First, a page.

- Popular live-streamed falcon parents on the countdown to ‘hatch day’ in the next few weeks
- Scientist develops a significant database on generations of peregrine falcons at Charles Sturt University in Orange, NSW
- The FalconCam Project will add to the body of research into peregrine falcons’ breeding behaviour and diet
A pair of falcons that have their every move live-streamed as they nest in the water tower at Charles Sturt University in Orange have laid three eggs for Spring 2021.
The female falcon, ‘Diamond’ (pictured, top), laid the first egg at 10.40am on Tuesday 31 August, the second egg at 8.55pm on Thursday 2 September and a third egg at 6.28am on Sunday 5 September.
Dr Cilla Kinross, Adjunct Lecturer in environmental management in the Charles Sturt School of Agricultural, Environmental and Veterinary Sciences in Orange, said this is a positive development but does not mean all three eggs will hatch or that all the chicks will grow to maturity.
“We now have to wait for them to hatch in about 34 days, then fledge in about another 42 days,” Dr Kinross said.
“Last year one egg was infertile, and only two hatched, and one youngster struggled to get out of the shell and died after two days.
“The other chick, Izzi, (meaning ‘mighty’ in Arabic) thrived, and in fact was still on campus on 10 August, but I think has left now after some stern warnings from his parents.”
The FalconCam Project is a study of the breeding behaviour and diet of peregrine falcons in Orange, in the central west region of NSW. The nest is in a box installed at the top of a water tower at the University. The nesting box contains three video cameras.
“To date, we have collected seven years’ worth of breeding behaviour data and nine years’ of prey data,” Dr Kinross said.
“The birds have been observed using the tower since 2007, breeding in the box for the past 12 years, with a maximum of three eggs and successful fledgings averaging 1.5 per season.”
The peregrine falcon is not endangered in NSW or in Australia, but it is an uncommon and iconic species with specific habitat needs, that came drastically close to extinction in some parts of the world due to pesticide poisoning.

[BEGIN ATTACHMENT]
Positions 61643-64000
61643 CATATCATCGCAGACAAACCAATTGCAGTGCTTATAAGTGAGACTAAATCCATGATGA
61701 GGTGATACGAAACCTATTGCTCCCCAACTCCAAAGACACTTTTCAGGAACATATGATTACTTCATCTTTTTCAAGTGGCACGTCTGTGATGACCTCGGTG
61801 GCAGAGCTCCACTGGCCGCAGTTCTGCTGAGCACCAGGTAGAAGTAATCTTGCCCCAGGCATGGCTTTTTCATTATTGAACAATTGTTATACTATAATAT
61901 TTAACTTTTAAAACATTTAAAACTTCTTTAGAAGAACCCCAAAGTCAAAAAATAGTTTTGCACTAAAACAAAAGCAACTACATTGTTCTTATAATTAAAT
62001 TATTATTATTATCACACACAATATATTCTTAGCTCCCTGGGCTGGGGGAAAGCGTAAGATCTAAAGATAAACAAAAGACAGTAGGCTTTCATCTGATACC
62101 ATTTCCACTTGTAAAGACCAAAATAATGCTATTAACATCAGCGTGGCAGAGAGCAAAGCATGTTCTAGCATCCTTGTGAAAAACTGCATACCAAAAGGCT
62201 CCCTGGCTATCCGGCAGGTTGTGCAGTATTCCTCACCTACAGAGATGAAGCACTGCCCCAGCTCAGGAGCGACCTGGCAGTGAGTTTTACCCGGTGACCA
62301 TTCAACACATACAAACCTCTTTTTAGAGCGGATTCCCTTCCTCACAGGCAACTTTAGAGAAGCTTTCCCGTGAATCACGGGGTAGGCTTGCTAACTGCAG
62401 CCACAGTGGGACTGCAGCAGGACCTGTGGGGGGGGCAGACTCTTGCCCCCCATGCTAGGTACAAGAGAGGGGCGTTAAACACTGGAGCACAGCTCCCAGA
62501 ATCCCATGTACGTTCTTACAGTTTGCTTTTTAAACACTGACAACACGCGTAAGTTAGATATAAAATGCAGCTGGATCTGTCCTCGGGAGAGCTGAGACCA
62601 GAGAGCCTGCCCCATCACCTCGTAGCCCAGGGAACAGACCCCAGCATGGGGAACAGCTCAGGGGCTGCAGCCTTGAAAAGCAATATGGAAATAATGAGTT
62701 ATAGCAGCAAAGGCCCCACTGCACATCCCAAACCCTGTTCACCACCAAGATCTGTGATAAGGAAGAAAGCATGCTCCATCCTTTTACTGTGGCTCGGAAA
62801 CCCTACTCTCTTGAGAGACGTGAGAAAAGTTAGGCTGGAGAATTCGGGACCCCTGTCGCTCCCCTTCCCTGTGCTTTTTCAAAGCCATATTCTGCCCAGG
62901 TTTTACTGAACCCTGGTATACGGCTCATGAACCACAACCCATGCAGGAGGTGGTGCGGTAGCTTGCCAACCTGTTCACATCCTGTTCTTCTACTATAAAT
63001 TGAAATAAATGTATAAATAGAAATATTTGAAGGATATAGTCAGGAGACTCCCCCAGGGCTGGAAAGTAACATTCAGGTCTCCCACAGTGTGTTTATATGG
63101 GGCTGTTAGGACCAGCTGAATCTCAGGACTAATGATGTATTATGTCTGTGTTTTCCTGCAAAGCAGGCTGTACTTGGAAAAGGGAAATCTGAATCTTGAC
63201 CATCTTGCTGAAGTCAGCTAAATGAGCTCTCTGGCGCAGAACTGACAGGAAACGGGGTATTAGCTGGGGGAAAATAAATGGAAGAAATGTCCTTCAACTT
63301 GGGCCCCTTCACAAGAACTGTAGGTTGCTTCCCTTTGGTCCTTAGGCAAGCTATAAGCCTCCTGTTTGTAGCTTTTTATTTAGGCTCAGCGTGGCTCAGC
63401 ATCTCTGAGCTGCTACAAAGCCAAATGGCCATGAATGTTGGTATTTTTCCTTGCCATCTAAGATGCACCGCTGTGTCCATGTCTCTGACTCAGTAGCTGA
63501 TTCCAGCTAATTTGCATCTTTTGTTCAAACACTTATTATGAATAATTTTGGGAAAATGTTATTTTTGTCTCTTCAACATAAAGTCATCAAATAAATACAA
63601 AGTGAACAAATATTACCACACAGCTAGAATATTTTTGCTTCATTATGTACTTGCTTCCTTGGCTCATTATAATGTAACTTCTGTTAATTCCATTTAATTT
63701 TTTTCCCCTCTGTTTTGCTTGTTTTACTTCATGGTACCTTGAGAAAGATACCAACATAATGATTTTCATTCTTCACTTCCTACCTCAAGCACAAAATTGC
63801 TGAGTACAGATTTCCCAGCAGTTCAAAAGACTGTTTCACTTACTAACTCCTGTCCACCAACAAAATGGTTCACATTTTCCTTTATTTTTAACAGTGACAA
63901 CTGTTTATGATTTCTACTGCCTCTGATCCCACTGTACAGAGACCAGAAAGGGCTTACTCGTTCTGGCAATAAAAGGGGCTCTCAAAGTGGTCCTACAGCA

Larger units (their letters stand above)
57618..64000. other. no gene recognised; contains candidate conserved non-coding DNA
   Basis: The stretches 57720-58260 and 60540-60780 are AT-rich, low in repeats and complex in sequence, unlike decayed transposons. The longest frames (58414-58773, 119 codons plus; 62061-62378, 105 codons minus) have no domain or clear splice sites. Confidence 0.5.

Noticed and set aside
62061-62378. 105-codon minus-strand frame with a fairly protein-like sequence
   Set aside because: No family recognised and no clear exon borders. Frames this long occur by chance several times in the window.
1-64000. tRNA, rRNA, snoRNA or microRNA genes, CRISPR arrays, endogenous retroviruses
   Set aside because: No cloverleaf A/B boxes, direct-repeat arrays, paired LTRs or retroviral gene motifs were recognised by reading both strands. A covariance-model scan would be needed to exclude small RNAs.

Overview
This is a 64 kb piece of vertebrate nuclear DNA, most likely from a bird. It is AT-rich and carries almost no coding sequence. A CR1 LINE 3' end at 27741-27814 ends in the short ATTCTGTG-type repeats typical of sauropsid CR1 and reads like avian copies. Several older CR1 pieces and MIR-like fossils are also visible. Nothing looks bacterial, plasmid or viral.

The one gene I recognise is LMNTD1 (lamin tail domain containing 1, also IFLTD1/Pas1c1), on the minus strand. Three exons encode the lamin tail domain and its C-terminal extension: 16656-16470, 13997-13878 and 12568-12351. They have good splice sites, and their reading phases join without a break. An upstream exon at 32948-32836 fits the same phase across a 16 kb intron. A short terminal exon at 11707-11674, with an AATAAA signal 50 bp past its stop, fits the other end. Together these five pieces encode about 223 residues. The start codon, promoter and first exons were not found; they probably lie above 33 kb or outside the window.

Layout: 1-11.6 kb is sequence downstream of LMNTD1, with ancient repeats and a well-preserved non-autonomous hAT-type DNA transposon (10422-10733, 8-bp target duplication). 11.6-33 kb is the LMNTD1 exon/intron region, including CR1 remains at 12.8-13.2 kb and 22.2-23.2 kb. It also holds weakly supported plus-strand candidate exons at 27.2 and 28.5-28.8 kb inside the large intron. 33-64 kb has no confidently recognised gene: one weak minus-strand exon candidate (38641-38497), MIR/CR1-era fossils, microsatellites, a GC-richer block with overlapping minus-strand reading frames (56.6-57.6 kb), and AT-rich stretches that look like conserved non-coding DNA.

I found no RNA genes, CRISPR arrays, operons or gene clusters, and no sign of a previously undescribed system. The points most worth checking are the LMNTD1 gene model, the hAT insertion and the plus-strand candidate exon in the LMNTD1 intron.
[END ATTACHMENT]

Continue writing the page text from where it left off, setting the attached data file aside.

“This project is unusual, as it is difficult to obtain behavioural data 24/7 in the field, and the project will add to the body of research into peregrine falcons’ behaviour and diet,” Dr Kinross said.
“With the cameras, we can follow the season’s activities in minutiae, observing not just the comings and goings, but all the interaction within the box. For example, when it is time for the male to stop incubation, he is sometimes reluctant to get up and she has to nudge him into action.”
“We can also record all the prey that is brought to the box, although this is usually not in the best condition for identification as it is often headless, tail-less, wingless and featherless.”
Dr Kinross said it is of particular interest to see whether the birds are selective in their choice of prey and how many individuals of introduced versus native provenance they take.
“Although cams are growing in popularity, not that many are used for scientific purposes,” Dr Kinross said.
“To my knowledge, the only other similar project has been in Albi, France, which I visited early in the project to learn about their methods. There is one other peregrine falcon cam in Melbourne, but the objective of that project is different.”
As there was last year, there will be a competition in October to name the chicks once they hatch.
People can keep up-to-date on the falcons and their eggs and help name the chicks via the FalconCam Project YouTube site.
For more information, contact Dr Cilla Kinross on firstname.lastname@example.org.